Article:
Fuller v. State of California (1969)Annotate this Case
ORA LEE FULLER, Plaintiff and Appellant, v. STATE OF CALIFORNIA, Defendant and Respondent
(Opinion by Whelan, J., with Brown (Gerald), P. J., and Coughlin, J., concurring)
Mestad & Sanborn and John B. Mestad for Plaintiff and Appellant.
Harry S. Fenton, Richard G. Rypinski, Sherman E. Hollingsworth and Dale Peterson for Defendant and Respondent.
Plaintiff appeals from an order granting a motion to dismiss an action for personal injuries against the State of California and denying a motion to set aside an order fixing the amount of an undertaking pursuant to Government Code, section 947.
The order denying the motion is nonappealable under Code of Civil Procedure, section 904.1 and is dismissed. The sole issue of this appeal has to do with the dismissal of the cause of action against the state for the failure of plaintiff to file a cost bond demanded by said defendant.
Plaintiff filed an action in Los Angeles County on January 4, 1967, against the State of California and others not parties to this appeal for personal injuries which allegedly rendered her a quadraplegic. The complaint is not a part of the record, but, according to plaintiff's brief, it alleges negligence of the state in its maintaining of a state highway in Imperial County, to which county the action had been transferred prior to December 1967.
On December 8, 1967, defendant filed a demand for undertaking [1 Cal. App. 3d 666] pursuant to Government Code, section 947. fn. 1 On December 20, 1967, plaintiff filed a motion entitled "Motion for Change of Venue and a Motion to Set Aside the Award of an Undertaking Pursuant to Section 947 of Government Code," the text of which spoke only of the requested change of venue to Los Angeles County. On December 29, 1967, the court, by minute order, denied the motion for change of venue, and took under submission the motion to set aside the award of undertaking; counsel were given 30 days to file declarations. No declarations were filed within that period and on January 31, 1968, the motion was denied.
Since the undertaking was not filed within 20 days after service of the demand therefor, defendant, on February 21, 1968, filed a motion to dismiss the action as to the state. On February 29, 1968, plaintiff filed an affidavit in opposition in which she stated: "I do not have any funds to care for myself or to prosecute this action. That I have retained the firm of Mestad & Sanborn on a contingency basis. That I am receiving aid from the County of San Diego and medical attention from the County of Los Angeles. That to my knowledge, I am receiving nothing from Imperial County."
On March 8, 1968, the trial court took under submission defendant's motion to dismiss and allowed plaintiff 10 days to answer defendant's points and authorities; and on March 19, 1968 granted the motion to dismiss.
On April 2, 1968, an appealable order to that effect was signed by the trial court.
The sole issue is whether it was an abuse of discretion for the trial court to dismiss the action as to the state for plaintiff's failure to file an undertaking for costs in the face of her claim of indigency.
The question is not whether the plaintiff made a sufficient showing to entitle her to proceed without the prepayment of court fees and jury fees, but whether she made a showing of inability to furnish an undertaking "with at least two sufficient sureties."
The distinction between inability to pay court fees and inability to obtain sureties on one's undertaking is clear and was given recognition in County [1 Cal. App. 3d 667] of Sutter v. Superior Court, 244 Cal. App. 2d 770, 772 [53 Cal. Rptr. 424], where the court said: "A significant distinction occurs at this point. ... The poor litigant's fees are one matter, the opposite party's costs another. To relieve an indigent plaintiff of public exactions is quite different than permitting him to conduct a lawsuit at the possible expense of his adversary."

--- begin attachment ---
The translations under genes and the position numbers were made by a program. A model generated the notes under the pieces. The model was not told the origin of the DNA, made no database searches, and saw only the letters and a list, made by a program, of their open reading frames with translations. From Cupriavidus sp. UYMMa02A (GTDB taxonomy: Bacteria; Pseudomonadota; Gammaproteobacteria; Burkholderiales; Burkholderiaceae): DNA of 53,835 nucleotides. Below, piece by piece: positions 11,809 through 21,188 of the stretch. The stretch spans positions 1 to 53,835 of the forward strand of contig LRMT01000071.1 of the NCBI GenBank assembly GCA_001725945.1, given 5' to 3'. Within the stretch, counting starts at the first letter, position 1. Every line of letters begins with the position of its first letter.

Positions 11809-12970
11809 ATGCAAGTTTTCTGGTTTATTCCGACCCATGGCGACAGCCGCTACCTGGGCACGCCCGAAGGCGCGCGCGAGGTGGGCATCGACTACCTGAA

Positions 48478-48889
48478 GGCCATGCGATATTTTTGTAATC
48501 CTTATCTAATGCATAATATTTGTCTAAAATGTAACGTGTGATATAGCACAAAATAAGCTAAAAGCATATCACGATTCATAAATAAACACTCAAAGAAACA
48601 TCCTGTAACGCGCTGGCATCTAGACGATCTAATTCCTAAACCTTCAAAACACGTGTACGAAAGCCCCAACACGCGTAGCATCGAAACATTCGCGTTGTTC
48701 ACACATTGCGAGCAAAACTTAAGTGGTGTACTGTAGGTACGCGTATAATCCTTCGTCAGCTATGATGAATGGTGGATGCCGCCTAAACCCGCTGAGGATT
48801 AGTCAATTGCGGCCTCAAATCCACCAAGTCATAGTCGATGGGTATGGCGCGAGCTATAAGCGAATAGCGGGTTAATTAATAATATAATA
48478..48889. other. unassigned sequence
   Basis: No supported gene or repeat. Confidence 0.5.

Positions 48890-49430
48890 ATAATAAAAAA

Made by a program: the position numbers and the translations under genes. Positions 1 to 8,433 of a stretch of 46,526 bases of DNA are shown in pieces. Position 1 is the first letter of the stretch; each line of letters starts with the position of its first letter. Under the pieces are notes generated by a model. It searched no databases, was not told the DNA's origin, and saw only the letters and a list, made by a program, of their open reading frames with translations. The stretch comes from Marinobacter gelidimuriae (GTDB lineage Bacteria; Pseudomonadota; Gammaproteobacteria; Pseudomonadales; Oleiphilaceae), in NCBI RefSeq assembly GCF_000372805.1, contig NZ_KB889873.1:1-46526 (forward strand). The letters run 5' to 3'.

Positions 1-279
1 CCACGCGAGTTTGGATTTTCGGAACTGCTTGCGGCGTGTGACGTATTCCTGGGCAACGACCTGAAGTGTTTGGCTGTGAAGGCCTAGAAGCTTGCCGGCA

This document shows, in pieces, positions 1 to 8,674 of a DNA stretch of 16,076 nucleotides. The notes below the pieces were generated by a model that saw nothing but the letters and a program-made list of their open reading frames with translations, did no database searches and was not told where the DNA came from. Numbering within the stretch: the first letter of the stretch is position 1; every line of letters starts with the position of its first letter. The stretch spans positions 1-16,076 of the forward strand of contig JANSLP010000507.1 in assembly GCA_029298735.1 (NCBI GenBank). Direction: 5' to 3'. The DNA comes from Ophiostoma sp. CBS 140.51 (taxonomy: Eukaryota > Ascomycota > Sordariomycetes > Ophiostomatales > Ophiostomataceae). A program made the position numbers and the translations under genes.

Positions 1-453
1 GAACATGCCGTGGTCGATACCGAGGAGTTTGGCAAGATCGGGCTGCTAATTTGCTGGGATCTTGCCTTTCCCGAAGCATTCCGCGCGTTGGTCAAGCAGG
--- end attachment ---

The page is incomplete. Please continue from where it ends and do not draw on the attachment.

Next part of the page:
It may often be the case that a plaintiff who is unable to pay his own fees or costs as they accrue will also be unable to find sureties to sign his undertaking. We doubt that it can be said as a matter of law that it is always so.
By the very nature of the undertaking with two sufficient sureties its furnishing is not directly related to the plaintiff's financial condition, although such direct relation might exist if only a corporate surety might qualify. fn. 2
A plaintiff financially unable to post a cash bond or to pay the premium on a surety bond may, nevertheless, have friends or relatives willing and able to qualify as sureties. Such persons might well believe in the justice of a plaintiff's claim, and be willing by their undertaking to see that the claim is prosecuted.
The learned author of the decision in County of Sutter v. Superior Court, supra, 244 Cal. App. 2d 770, 774, in examining the common law antecedents for permitting an indigent litigant to proceed without prepayment of fees quotes early authorities in which a showing was required to be made of inability to find sureties. "Another writer quotes the Mirror of Justices (ch. 1, § 3) that 'none was bound to answer to any suit, nor to appear to any action in the King's courts before the King's justices, before they found sureties to answer damages and the costs of suit, if damages lay in the case. ... To which ordinance King Henry the First put this mitigation in favor of poor plaintiffs, that those who had not sufficient sureties present should make satisfaction according to their ability, according to a reasonable taxation.' (6 A.L.R. at pp. 1281-1282.) During the rule of Edward I (1272-1307) a poor man was permitted to "'sue his plaint upon the pledge of his promise only; and then he shall find no other security to the sheriff."' (Maguire, op. cit., p. 362, citing Britton, Legal Classic Series (Nichols trans., 1901 ed.) 243.)"